If there are large signal distortions in the incoming data flow, it becomes difficult to correct the phase of the clock in the data receiver, since the performance of the early-late phase detector is degraded and the phase locked loop fails to lock. This is true especially for partial response channels, where differential group delay occurs approximately at the bit transition, the phase detector does not succeed in finding a stable sampling clock phase.

SUMMARY OF THE INVENTION

An object of the invention is to correct the phase of a clock in a data receiver also if the incoming signals of the data flow are strongly distorted.

The invention is based on the principle that the logical high and low signal values that represent the bits in the data flow follow randomly, i.e. an incoming signal with sufficient duration statistically will have sections where a pair of high signal values is followed by a pair of low signal values or a pair of low signal values is followed by a pair of high signal values. These signal sections commonly are distorted to a lesser degree, and the chance to find the signal transition correctly is enhanced. The invention makes use of this circumstance and weights such signal transitions stronger than for all findings of other signal transitions.

With the invention, also an improved phase detector is created. An early-late phase detector of prior art is modified in that the output stage is enabled to produce two different output signals, one for standard operation and another with a scaling or amplification factor, for the signal transitions between pairs of signal values of different levels.

The invention can be implemented at low additional costs to that of a standard early-late phase detector. Circuitry may be realised in digital technology. Only one gate level is needed for high speed applications. The gate circuitry can be implemented with low costs and on small size. Testing of the circuitry is uncritical, because no feed back loops are needed in the gate circuitry. The behaviour is deterministic and this can be validated.

With the invention, locking of the receiver on the incoming data flow is improved also if the incoming signals are distorted. The output signal of the early-late phase detector is weighted and by setting the weight factor on an appropriate value (for instance 4) a trade-off between fast acquisition, jitter of the receive phase locked loop and stable lock can be found.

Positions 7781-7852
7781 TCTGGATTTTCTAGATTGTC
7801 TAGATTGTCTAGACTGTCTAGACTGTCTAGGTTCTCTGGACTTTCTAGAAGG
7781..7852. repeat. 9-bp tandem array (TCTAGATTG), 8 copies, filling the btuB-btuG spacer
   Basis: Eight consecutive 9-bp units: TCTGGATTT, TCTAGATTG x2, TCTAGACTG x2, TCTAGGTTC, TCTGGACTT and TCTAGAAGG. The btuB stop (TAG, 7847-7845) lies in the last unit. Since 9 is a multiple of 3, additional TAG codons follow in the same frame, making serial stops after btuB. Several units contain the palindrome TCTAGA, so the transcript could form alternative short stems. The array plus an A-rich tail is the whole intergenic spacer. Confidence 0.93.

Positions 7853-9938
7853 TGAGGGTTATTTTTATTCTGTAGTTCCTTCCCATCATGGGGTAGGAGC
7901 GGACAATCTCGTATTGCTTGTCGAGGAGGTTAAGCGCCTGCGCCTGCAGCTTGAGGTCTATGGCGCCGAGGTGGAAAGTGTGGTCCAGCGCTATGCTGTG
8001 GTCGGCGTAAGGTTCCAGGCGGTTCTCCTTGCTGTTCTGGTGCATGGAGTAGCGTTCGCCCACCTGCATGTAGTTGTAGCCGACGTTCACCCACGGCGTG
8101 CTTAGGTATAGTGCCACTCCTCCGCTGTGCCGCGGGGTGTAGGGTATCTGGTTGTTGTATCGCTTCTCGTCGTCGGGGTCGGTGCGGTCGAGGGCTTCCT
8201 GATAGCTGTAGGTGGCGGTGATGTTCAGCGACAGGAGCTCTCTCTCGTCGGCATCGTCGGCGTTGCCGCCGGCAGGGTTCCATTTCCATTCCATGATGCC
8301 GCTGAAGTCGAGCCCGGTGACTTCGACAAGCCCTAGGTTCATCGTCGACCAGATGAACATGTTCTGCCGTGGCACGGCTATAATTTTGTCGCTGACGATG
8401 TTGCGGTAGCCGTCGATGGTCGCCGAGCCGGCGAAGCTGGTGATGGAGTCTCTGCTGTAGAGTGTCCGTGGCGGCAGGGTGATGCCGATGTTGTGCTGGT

BRIEF DESCRIPTION OF THE DRAWINGS

FIG. 1. is an eye opening diagram for distorted signals.

FIG. 2 is a block diagram of a receive phase locked loop.

FIG. 3 is a signal and clock scheme for showing phase detection timing and

FIG. 4 is a block diagram of an early-late phase detector improved according to the invention.

DESCRIPTION OF THE PREFERRED EMBODIMENTS

FIG. 2 shows the phase locked loop 4 in a data receiver 2 including a phase detector PD 6, a loop filter LF 8 and an analogue voltage controlled oscillator VCO 10. The incoming data flow 12 is indicated at “data in”. The output 14 of the voltage controlled oscillator VCO 10 is indicated with “clock”. The circuit functions to sample the incoming data 12 with the clock frequency and to recover timing information for the voltage controlled oscillator VCO 10 to generate the correct clock 14 frequency with the correct phase for sampling the incoming signal 12.

FIG. 3 shows controlled by the clock signal 14 CLK sampling times AA, A, T, B and BB for the incoming data flow 12. Times AA, A, B and BB are in intervals of one bit, whereas time T is at signal transition between two adjacent bits at times A and B in the data flow 12. The signal samples at A, T and B form an “inner sample group” as used in a conventional early-late phase detector and the signal samples AA, A, T, B, BB form an “enlarged sample group”. Samples AA and A form a first signal sample pair and samples B and BB form a second signal sample pair.

FIG. 4 shows the circuitry for correcting the phase of the clock 14 in the data receiver 2. The incoming data 12 are connected to a first shift register SR1 and a second shift register SR2. Shift register SR1 has four flip flops FF1, FF2, FF3, FF4 in a row which form stages or cells which receive the samples indicated in FIG. 3 and shift them from stage to stage to the timing of the clock. Shift register SR2 has three flip flops FFa, FFb, FFc in a row which form stages or cells of the row. The first cell in the row is addressed by the falling edge of the clock pulse so as to sample an expected signal transition T and intermediately store it and shift it to the output of the shift register SR2 in the same time period as sample probe A appears at the output of the third cell of shift register SR1.

The phase detector 6 also includes a first gate circuit GC1 and a second gate circuit GC2. Gate circuit GC1 is configured in two rows where each row comprises an Exclusive-or (XOR) gate 5 as input stage, an AND gate 7 having one inverted input as the second stage, a flip flop 9 as the third stage and a weighting output stage 11 which delivers a control output to be delivered to the loop filter LF 8 and hence to the voltage controlled oscillator VCO 10 for controlling same. The output signal of the upper row is termed “UP” and of the lower row “DOWN”. UP means shifting the edges of the clock CLK to the left in FIG. 3 and DOWN means shifting to the right hand side. The output stages of the gate circuit GC1, each comprises a second input (SI) from gate Circuit GC2 which can switch the output stage into a condition of multiplying the output signal UP or DOWN by a scaling or amplification factor x which has a value between 1 and 4. Further circuitry (not shown) may evaluate the quality of the incoming data signal and deliver a setting signal to set the value of factor x at an appropriate level.